Accor Fights Energy Waste
Accor North America has been very aggressive in its energy management efforts in recent years. The brand company that includes Motel 6, Studio 6 and Novotel is experimenting with some new systems that show promise for substantial savings without guest inconvenience.
Currently under test in four properties (two Motel 6s, a Studio 6 and a Novotel) is a wireless, web-based system that controls guestroom HVAC units at all the properties from one central location.
According to Renee Swoger, Accor North America’s director of quality and environment, early results are promising. “We’ve seen a 25-percent reduction is PTAC run-time in those rooms with the system,” she says. “And to make the comparisons more accurate, we compare a room with the system against one adjoining that doesn’t have it.”
The system also allows the corporate staff to send messages or initiate surveys directly to the room thermostats.
Swoger says her staff is still evaluating how such a system would work on a chainwide basis, given regional variations in climate (The test units are in dissimilar weather locations: Chicago, Orland, Dallas and Montreal).
“One of the issues we must solve are the differences in temperature and humidity in various parts of North America,” she says. “Obviously, Orlando has high humidity while Dallas is generally dry.”
During 2010, Swoger and her staff will evaluate the system and try to create a standard for a chain-wide rollout. It’s also part of a wider-scale energy management initiative Accor continues to evolve. Among other things, the company is looking at the Green Key Eco-Rating program that it may expand across the company.
The program, developed in Canada and in use there exclusively until last September, focuses on how hotel properties can implement sound sustainability practices. Green Key has 1,200 hotel members, including 21 Accor properties in Canada.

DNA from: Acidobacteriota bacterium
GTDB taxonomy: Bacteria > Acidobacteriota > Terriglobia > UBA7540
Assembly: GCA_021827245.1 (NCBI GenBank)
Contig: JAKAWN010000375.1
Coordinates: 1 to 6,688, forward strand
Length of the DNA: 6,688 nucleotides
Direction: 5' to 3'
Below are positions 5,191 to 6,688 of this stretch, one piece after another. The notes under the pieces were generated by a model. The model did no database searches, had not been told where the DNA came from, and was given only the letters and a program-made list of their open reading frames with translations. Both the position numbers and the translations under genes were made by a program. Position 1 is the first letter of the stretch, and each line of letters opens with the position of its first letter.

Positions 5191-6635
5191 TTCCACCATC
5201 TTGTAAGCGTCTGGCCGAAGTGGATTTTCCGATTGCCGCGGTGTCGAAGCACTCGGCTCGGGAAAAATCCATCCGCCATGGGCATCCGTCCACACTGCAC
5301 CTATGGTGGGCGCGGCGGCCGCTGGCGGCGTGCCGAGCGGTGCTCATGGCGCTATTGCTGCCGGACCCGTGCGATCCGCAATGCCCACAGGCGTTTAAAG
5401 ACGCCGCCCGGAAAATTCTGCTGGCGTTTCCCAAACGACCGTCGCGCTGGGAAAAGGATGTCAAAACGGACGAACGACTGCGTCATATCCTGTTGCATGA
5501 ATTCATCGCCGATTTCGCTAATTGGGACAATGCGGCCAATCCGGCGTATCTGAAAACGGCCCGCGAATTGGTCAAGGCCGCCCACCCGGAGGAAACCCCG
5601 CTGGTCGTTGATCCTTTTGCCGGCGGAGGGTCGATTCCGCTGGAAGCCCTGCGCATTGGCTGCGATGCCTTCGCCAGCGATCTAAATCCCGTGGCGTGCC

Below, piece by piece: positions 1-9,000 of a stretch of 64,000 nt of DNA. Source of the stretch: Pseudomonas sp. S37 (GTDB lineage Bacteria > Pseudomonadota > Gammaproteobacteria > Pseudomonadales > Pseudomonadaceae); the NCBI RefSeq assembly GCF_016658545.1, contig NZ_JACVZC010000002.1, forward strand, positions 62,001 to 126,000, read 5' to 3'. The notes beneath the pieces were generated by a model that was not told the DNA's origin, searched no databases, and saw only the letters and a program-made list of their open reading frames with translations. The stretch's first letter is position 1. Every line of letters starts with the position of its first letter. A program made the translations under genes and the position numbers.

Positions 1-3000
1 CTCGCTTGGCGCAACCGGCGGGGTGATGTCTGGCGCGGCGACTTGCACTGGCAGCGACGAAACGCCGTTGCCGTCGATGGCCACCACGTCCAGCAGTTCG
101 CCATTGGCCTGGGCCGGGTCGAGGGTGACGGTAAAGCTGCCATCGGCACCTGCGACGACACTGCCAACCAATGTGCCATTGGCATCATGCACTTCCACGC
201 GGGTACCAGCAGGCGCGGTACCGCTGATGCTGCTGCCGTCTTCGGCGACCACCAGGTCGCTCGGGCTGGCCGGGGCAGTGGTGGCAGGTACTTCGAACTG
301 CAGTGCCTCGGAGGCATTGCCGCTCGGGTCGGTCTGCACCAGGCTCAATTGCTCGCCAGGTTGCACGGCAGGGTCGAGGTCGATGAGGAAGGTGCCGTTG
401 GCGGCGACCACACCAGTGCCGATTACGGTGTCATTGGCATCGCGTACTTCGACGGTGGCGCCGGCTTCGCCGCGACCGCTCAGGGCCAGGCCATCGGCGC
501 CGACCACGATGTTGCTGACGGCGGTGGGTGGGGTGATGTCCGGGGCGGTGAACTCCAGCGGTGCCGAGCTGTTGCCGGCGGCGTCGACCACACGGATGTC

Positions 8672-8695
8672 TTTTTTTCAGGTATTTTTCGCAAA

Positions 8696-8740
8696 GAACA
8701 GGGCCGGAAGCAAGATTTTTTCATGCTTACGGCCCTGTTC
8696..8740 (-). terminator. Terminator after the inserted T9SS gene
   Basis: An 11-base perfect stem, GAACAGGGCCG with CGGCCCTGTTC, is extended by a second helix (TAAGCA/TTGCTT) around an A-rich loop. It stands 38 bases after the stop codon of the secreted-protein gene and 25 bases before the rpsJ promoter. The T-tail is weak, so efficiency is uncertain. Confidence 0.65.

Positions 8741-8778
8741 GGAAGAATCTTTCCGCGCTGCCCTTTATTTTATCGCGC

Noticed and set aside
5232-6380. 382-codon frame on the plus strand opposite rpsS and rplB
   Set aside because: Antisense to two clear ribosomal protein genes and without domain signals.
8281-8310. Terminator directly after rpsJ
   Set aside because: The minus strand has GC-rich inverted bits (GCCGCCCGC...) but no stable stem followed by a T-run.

Accor recently launched a Green Key pilot program in 20 U.S. properties across the Motel 6, Sofitel and Studio 6 brands. Green Key certification includes:
• A 150-question online self-audit covering a range of operational areas and sustainable practices;
• A ranking of one to five keys based on responses to the audit questions;
• A performance report given to each property with recommendations, best practices and areas for improvement and savings;
• Listing on the Green Key website, a site used by many environmentally conscious travelers;
• Access to online member resources and tools; and
• On-site verification of self-audit responses by Green Key auditors.
“We like the Green Key system because it provides five levels of compliance instead of a pass-fail approach,” says Jim Amorosia, president & COO of Motel 6 and Studio 6. “We take sustainability very seriously, and our parent company has been green for decades.”
Amorosia says sustainability doesn’t need to be complicated or expensive. He says in late 2008, the company launched a program to change faucet aerators throughout the system.
“This initiative cost about $5 per room, including installation, or about $500 per property,” says Amorosia. “The payback was less than a year, and the change has helped the properties reduce their water consumption by 10 percent.”
Similarly, Swoger says the company plans to test an irrigation control system that measures dew and precipitation in the air to determine when and how much landscape watering is needed. “It’s another way to be green and save some money,” she says, “And it also gives GMs one less thing to worry about.”
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